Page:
That's sad that it is hard to find rat products in South Africa, but you are lucky to have a breeder and not have to buy them from pet stores.  Perhaps pet stores by you don't carry Carefresh or Kaytee beddings, but I can't imagine there is not something similar.  Since reptiles seem to be popular there, you can purchase Aspen shavings in the snake is the same thing.  Can you try shopping on the internet for bedding instead?  Also, the fleece lining I suggested earlier is a really good option and you should be able to cheaply buy fleece at fabric stores.

I am glad you like the playpen idea...try to make it as large of a space as you can fit in your home.  One other thing you could do, which I do, is to place their cage right into the playpen, and when it's playtime, you open the cage door so they can run in and out, as their cage IS indeed their home and when they want to rest, they  can take a nap at home, go get a snack, or go potty.

As far as potty training, I hate to tell you that it probably is too late.  Most rats will potty train themselves, because naturally, they tend to like to poop in the same place every time (i.e., a specific corner of the cage).  Then there are those rats who really don't care and seem to poop as they run anywhere and everywhere.  Of all the rats I've ever had, all of them automatically started pooping in their litter pan at a very early age.  Maybe they followed the example of their cagemates or it was just an instinct.  However, I now have one little 3 month old girl rat who drops all over the cage, while her sister uses the litter pan.  She even drops them in her wheel as she is running!  Her raisins are everywhere and she obviously doesn't care.  Anyway, perhaps instead of the lightweight litter plan you've been using which they tip over, you can use a heavy bowl or something they can't tip.  Try the corncob just in this new litter pan and fleece or some other bedding everywhere else.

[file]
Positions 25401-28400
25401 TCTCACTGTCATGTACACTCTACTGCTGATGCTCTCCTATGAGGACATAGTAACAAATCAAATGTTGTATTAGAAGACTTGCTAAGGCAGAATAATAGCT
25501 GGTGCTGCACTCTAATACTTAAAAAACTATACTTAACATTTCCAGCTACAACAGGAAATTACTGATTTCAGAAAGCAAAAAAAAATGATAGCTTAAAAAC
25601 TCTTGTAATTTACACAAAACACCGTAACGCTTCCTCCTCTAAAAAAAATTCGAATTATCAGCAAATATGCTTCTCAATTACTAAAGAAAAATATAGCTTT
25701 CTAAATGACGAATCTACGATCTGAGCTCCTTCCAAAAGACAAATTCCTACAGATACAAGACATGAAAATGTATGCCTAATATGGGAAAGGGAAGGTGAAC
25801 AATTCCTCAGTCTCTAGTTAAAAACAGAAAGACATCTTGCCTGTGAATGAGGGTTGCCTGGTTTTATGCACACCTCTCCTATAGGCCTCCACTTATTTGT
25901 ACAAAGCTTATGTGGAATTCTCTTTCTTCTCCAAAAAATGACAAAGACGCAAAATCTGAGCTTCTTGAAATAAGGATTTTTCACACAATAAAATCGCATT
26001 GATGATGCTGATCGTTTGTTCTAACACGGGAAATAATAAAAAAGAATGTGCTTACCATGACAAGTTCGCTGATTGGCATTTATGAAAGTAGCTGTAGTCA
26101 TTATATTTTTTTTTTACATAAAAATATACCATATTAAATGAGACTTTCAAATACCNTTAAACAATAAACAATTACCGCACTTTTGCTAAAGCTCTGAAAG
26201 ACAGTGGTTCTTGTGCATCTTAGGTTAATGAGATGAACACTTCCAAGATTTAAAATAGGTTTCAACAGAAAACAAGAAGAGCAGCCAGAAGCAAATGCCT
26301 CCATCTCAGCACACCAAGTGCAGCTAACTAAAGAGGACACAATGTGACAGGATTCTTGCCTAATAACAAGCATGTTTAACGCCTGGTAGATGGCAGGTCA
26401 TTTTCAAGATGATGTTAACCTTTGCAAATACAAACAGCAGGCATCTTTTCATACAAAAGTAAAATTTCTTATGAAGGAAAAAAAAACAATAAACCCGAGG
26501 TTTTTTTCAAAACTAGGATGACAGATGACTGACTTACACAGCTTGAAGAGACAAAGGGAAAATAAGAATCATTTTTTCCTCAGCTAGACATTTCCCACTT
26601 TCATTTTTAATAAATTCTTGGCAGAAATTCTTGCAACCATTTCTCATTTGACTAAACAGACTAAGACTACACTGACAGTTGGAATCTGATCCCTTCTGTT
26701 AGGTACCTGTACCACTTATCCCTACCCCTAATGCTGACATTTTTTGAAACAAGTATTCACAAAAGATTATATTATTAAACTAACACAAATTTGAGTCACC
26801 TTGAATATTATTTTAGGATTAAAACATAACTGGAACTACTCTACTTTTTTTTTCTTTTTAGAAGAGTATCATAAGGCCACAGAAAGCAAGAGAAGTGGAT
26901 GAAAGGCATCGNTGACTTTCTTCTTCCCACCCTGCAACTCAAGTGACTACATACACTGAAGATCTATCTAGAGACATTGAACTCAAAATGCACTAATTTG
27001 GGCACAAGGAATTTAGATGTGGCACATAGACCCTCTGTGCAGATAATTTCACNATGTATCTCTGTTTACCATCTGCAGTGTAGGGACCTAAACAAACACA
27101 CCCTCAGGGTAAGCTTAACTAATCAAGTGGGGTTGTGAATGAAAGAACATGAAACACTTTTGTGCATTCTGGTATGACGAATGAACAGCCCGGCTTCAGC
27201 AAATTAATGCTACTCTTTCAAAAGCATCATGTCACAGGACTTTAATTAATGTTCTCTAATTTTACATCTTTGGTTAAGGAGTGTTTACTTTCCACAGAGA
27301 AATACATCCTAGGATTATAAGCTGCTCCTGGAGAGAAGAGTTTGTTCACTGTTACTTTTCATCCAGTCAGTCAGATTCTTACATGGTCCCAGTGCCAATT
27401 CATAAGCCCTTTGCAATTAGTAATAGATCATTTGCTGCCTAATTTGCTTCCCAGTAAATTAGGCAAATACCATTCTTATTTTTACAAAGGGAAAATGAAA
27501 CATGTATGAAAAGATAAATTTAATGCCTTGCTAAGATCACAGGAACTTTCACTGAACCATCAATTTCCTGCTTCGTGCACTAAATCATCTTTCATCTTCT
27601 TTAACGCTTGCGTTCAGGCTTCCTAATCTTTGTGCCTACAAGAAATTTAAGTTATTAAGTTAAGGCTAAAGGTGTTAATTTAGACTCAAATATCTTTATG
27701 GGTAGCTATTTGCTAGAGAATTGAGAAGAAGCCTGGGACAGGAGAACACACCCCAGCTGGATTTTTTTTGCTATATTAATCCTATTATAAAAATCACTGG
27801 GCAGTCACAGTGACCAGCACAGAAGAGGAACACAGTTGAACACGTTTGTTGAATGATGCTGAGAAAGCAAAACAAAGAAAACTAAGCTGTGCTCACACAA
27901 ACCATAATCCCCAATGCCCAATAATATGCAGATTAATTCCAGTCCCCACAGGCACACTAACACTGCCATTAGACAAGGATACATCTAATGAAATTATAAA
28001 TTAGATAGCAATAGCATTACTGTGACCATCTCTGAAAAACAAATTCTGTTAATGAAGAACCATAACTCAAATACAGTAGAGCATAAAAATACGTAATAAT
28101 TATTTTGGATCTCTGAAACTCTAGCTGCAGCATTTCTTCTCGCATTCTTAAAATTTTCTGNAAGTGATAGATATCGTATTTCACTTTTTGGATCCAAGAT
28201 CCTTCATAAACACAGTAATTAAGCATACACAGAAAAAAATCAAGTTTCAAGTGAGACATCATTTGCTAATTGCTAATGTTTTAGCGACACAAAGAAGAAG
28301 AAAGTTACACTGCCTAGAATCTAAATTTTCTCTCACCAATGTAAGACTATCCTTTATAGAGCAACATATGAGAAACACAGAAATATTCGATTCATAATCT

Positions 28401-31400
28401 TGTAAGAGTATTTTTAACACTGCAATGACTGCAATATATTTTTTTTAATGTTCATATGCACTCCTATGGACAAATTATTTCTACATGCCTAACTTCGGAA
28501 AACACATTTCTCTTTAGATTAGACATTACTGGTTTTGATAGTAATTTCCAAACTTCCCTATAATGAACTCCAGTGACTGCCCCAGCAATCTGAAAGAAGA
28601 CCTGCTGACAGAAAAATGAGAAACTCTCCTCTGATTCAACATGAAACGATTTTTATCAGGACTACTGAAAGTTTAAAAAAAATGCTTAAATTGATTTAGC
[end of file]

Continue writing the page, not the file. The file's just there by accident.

I think I addressed all your concerns, but feel free to write again if I can help you with anything else, or even just write to tell me how things are going with your boys.

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Irene Murphy


I can answer a variety of questions regarding adoption and care of pet rats throughout their lifetimes, including questions about their health and well being, temperment, diet, bedding, cages, toys, etc. I will try to answer your questions to the best of my ability in a timely manner and I have an abundant amount of resources to help me to help you with your pet rats. I love rattie pictures, so include pics with your question if you can. You may ask me medical questions, but please be advised that I am not a vet. I may use my resources to answer some medical questions, however, I will need to refer you to your local vet with medical questions that I feel I am not qualified to address.


I have been a huge rat enthusiast for many years. Since becoming a rat owner, I have educated myself in all areas of pet rats from every resource I could find including the internet, books, conversations with local exotic vets, as well as several local rat breeders.

I have a college degree but not in the area of animals. I have obtained my extensive experience and knowlege of pet rats all on my own because in my eyes, pet rats are the most interesting and fascinating creatures you can ever imagine to have as pets. I also am saddened by how mislabeled and misunderstood these amazing and extremely smart animals are by the majority, and my mission in life has become to educate and change as many people's perceptions of rats as I possibly can.